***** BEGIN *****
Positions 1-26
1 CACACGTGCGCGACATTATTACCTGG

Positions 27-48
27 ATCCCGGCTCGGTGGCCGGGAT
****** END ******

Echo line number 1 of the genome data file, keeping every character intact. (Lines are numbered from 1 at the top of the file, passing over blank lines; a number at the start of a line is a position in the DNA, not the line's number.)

Positions 1-26